Boeing Settles Former Flight Attendant's Suit Alleging Toxic Fume Exposure From Plane Design Defect
In October 2011, Airplane manufacturer Boeing announced a settlement with former flight attendant, Terry Williams. Williams, a Washington state resident, along with her husband, brought suit against the airplane maker for an alleged design defect. According to Williams' complaint, she was exposed to fumes while on board, and her exposure to toxins in jet fumes led to adverse long-term health impacts. Ms. Williams claimed to be unable to continue to work as a flight attendant because of her fume exposure and many illnesses she suffered in response. Williams' position is that Boeing knew of risks of fume exposure in its planes but did nothing to lessen, prevent, or even disclose those risks to crew and passengers, alleging that instead, Boeing covered up risks it knew of since the 1950s.
Terry Williams' Settlement the First Bleed Air Fume Event Case
The specific type of noxious fumes and contaminated air of which Ms. Williams complained is called bleed air in the airline industry. The term refers to air in the plane cabin that has been compressed by the engines. In the majority of instances, this compressed air is safe for inhaling and breathing. However, if the engine has a leak in its sealing mechanism and air mixes with engine oil that has been heated, that air can become contaminated. The cabin air that becomes potentially toxic because of the mixture of heated engine oil fumes that escape through a leaky seal is referred to as bleed air. In the airline industry, when a plane's cabin is filled with bleed air fumes and chemicals, a fume event results.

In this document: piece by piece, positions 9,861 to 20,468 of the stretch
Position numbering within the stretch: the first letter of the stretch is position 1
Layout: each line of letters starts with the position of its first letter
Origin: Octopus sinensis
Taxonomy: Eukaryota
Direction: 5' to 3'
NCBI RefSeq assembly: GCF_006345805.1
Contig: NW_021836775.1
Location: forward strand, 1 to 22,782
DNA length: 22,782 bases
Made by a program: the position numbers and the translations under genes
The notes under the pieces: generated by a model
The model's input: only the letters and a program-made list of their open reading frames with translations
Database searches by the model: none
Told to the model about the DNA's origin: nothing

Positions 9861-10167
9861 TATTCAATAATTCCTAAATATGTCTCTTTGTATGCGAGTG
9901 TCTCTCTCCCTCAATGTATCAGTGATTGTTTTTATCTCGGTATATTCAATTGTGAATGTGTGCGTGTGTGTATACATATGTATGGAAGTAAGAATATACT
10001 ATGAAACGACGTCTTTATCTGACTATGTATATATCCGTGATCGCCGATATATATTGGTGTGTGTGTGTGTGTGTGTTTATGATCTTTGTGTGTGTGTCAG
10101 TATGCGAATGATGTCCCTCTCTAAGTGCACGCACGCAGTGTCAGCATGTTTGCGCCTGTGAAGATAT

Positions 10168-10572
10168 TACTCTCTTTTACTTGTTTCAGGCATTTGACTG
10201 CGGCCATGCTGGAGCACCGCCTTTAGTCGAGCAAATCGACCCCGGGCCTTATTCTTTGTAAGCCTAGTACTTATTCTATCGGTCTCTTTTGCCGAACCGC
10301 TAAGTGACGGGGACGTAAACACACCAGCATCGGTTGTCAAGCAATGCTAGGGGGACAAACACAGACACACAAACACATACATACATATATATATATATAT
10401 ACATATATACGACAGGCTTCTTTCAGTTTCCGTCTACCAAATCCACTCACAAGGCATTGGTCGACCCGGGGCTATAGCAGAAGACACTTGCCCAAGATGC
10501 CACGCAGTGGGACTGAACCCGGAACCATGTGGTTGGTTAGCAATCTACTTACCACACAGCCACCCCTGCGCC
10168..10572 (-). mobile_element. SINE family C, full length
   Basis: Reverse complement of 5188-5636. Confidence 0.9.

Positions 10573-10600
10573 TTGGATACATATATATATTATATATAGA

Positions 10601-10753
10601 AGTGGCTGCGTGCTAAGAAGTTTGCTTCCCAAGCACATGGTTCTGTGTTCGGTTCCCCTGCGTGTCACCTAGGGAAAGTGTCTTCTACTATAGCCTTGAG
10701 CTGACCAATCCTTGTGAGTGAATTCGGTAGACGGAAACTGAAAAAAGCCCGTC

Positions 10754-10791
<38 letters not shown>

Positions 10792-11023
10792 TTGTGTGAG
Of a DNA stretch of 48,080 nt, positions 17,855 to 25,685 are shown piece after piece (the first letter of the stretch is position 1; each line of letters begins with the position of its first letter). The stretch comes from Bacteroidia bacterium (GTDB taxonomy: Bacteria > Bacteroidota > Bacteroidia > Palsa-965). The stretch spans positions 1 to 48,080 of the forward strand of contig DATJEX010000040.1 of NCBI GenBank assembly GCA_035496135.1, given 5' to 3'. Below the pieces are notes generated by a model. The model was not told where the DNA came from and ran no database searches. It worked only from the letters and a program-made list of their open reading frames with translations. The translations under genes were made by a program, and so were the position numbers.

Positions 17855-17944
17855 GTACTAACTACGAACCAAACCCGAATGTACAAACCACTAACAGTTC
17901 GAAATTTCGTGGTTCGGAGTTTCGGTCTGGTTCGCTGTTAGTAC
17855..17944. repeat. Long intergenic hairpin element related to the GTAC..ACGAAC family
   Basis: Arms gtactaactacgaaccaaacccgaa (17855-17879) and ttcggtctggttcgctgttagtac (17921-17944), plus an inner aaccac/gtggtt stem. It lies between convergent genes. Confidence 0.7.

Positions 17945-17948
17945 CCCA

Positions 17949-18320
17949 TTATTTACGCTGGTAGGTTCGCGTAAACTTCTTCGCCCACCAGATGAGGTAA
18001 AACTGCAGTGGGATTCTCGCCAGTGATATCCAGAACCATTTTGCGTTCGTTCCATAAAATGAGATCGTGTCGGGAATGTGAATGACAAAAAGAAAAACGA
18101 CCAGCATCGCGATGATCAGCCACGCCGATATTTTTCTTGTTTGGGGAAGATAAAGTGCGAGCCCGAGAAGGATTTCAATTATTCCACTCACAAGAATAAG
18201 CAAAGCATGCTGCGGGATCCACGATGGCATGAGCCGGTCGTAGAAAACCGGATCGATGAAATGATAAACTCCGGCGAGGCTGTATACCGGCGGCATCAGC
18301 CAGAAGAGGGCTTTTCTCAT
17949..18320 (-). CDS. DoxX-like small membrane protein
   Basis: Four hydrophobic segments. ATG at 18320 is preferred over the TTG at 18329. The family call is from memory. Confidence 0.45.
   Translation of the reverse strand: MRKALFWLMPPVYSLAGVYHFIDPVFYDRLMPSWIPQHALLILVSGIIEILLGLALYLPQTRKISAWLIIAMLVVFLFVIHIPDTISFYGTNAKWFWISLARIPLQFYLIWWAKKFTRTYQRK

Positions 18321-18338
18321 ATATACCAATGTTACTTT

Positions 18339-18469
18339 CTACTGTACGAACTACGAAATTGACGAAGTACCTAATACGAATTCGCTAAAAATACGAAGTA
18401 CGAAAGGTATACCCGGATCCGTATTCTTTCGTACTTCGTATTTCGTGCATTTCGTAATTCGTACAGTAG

Like most airplane manufacturers, Boeing was not alone in its initial denial of fume events. These denials were steadfast for years. Later, manufacturers stepped away from those positions, and instead of categorical denials of fume events, makers minimized the danger and harm of the fume events.
Suit Alleges Adverse Health Effects From Bleed Air Exposure
Plaintiff Williams claims that the fume event she experienced in 2007 while on board a Boeing-made aircraft led to long-term illnesses and adverse health conditions. Williams claims to suffer from tremors, numbness, memory loss, headaches, blurred vision, vision loss, insomnia, traumatic stress disorder, and a host of other conditions. She hired Alisa Brodkowitz, a Seattle-based aviation lawyer, to prosecute her case. In response to Williams' claims, Boeing flatly refuted that a fume event was to blame for the host of health problems about which she complained. Despite Boeing's decision to settle the suit, the maker still denies any liability whatsoever in her case. Fortunately, the company has designed its new planes with pressurized cabins that do not use bleed air systems.